Sarah Hawthorn with her child. Picture: Supplied
Sarah Hawthorn with her child. Picture: Supplied

Mum’s incredible survival from killer flu

DOCTORS say they are close to creating a 'super vaccine' to combat the flu, as an Australian victim revealed the horror she faced as she came close to death, while others lost their loved ones.

Australian woman recalled the moment her unborn child was delivered while she was on her death bed after getting the flu.

Victorian mother, Sarah Hawthorn from Cobram, was eight months pregnant with her first child when she caught last year's deadly strain of influenza.

After being placed in an induced coma for three months in intensive care at Melbourne's The Alfred Hospital, she finally woke up.

Doctors were forced to deliver her baby boy Axel six weeks prematurely.

Her husband Rob was preparing for her funeral.

Sarah Hawthorn recalls her near death experience. Picture: Supplied
Sarah Hawthorn recalls her near death experience. Picture: Supplied

She had a sore throat to start, but never thought it'd take her to a near-death experience.

"It nearly killed me and it has killed other people," she said.

Sarah Hawthorn with her child, Axel. Picture: Supplied
Sarah Hawthorn with her child, Axel. Picture: Supplied

"It's not something where you just go 'Ah it's the flu it won't kill me'."

"It needs to be taken seriously."

Sarah described feeling cold symptoms, but then she "couldn't breathe".

Rob said he had already said "goodbye" to her, as he recalled how the medical incident unfolded.

Sarah Hawthorn in hospital. Picture: Supplied
Sarah Hawthorn in hospital. Picture: Supplied

"It nearly killed me and it has killed other people," she said.

She had to learn to walk, talk and move again after being on a lifesaving machine called an ECMO to keep her heart and lungs working.

Sarah's story came as Madeline Jones' parents told Karl Stefanovic of their grief after losing their teenage daughter.

The young law student died on holiday just days after contracting a deadly flu.

Madeline, 18, known as Maddy, started showing mild flu symptoms while she was with her boyfriend, Callum Royle, at Caloundra in Queensland, in October.

Maddy Jones with her boyfriend Callum Royle. Photo: Submitted
Maddy Jones with her boyfriend Callum Royle. Photo: Submitted

Stefanovic became teary and emotional, unable to hold back tears as he listened to Damian and Danielle talk about their loss.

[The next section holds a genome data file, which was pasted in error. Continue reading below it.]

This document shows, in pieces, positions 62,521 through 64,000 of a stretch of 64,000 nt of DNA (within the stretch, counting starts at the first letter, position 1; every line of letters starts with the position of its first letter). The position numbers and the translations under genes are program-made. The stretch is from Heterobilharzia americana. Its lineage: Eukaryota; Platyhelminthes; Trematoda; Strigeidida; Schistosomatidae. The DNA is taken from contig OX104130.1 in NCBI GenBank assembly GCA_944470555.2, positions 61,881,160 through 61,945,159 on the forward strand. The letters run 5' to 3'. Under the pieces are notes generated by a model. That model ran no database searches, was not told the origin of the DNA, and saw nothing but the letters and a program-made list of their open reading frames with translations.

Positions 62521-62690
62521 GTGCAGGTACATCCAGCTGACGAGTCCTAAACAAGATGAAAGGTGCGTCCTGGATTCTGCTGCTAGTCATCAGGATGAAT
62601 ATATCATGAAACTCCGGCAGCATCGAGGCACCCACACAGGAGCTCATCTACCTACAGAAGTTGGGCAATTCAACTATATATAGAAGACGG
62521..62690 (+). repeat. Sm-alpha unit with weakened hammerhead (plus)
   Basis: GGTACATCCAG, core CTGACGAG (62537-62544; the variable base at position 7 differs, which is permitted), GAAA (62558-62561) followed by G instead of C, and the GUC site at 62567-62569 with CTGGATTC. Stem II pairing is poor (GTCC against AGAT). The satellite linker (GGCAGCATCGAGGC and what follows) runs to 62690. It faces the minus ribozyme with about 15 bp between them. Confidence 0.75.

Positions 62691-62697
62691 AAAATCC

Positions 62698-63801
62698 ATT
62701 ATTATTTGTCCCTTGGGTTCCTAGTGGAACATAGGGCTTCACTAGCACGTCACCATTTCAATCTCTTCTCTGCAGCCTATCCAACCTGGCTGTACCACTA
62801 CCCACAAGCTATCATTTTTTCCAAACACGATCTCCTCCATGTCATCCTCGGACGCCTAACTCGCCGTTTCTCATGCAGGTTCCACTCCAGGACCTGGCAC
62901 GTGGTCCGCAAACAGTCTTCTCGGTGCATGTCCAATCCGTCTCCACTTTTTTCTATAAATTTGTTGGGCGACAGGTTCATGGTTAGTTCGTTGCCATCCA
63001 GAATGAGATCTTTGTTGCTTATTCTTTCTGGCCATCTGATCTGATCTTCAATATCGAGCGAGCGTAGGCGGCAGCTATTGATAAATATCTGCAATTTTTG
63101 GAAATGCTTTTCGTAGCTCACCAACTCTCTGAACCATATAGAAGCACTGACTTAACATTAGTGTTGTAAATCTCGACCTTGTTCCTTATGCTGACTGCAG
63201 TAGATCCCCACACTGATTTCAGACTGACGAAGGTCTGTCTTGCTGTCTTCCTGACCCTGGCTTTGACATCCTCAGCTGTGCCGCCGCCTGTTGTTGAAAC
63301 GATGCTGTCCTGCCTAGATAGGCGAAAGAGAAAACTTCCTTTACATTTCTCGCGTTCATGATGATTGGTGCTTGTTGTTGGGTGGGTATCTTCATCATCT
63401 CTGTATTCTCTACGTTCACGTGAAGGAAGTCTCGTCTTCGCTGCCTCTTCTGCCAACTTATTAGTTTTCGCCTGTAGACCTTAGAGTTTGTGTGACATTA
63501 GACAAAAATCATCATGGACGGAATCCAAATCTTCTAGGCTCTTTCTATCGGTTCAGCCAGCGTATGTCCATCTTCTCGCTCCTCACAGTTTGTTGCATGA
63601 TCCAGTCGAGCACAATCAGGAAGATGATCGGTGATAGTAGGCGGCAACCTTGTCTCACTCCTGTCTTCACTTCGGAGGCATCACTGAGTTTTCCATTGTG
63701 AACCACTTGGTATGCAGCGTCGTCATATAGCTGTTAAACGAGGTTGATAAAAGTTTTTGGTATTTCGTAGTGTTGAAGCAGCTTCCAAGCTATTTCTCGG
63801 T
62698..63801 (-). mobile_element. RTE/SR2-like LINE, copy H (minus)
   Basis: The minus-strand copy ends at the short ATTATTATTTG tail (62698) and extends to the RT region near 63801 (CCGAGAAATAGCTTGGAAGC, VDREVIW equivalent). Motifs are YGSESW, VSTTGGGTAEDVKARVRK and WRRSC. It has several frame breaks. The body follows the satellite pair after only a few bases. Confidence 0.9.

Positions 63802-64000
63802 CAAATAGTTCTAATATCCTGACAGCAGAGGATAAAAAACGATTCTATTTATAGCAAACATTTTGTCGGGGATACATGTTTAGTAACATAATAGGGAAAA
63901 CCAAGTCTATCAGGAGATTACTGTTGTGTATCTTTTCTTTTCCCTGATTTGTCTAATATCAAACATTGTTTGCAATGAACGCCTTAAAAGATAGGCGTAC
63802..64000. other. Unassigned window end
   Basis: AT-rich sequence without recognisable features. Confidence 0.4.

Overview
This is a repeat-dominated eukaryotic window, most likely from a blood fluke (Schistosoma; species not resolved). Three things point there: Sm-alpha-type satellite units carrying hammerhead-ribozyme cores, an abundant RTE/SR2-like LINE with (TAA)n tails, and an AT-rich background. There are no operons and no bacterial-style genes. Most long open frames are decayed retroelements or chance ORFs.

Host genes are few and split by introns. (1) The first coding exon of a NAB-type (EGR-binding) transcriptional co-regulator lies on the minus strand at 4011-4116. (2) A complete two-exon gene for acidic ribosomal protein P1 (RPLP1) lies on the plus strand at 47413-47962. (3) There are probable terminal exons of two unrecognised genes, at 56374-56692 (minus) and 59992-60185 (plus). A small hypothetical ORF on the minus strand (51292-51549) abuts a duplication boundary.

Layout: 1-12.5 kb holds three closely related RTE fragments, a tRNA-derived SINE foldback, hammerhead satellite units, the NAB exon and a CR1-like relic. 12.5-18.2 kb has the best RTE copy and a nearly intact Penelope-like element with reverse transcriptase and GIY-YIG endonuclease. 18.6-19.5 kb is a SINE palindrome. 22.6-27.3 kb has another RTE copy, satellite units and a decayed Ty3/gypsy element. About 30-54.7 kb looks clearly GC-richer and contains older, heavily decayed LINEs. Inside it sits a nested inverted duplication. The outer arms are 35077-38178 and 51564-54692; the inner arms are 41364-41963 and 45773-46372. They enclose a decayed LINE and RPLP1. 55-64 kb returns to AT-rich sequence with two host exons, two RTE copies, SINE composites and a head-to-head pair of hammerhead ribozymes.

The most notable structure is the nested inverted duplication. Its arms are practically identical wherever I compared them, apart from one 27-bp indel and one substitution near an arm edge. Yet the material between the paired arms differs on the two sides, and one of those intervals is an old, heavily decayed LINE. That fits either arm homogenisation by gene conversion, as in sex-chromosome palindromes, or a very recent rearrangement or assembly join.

"She just said she felt a bit off-colour and then all of a sudden they're telling me that she might not survive,' Mr Jones said.

"We just told her we loved her and she was going to be okay.

"But she wasn't."

Maddy Jones, who loved animals. Picture: Submitted
Maddy Jones, who loved animals. Picture: Submitted

Madeline fell into a coma five days after she had flu symptoms. She later died before her 19th birthday.

Doctors said influenza along with a bacterial infection resulted in sepsis.

She was a talented tennis player who coached children. She was studying law and business at QUT. She loved animals and was planning a future with her high school sweetheart.

60 Minutes also spoke to the parents of eight-year-old Rosie Andersen, Australia's youngest Australian victim of the killer flu technically known as H3N2.

On doctor's orders, Rosie's parents Christian and Kylie kept her home from school. But there virus had savaged her immune system and she'd developed pneumonia.

 

 

 

Her father told of how he found her "non-responsive" before he rang for help.

He then saw blood coming out of her mouth and later, she was gone.

Rosie, Sarah and Maddy a common link. They hadn't had their flu vaccine when they contracted the flu.

While Sarah and Rob told 60 Minutes they support the need to get the flu shot, Dr Anthony Fauci told Stefanovic that the creation of a 90 per cent effective influenza jab which will protect someone for up to 10 years is a near reality.


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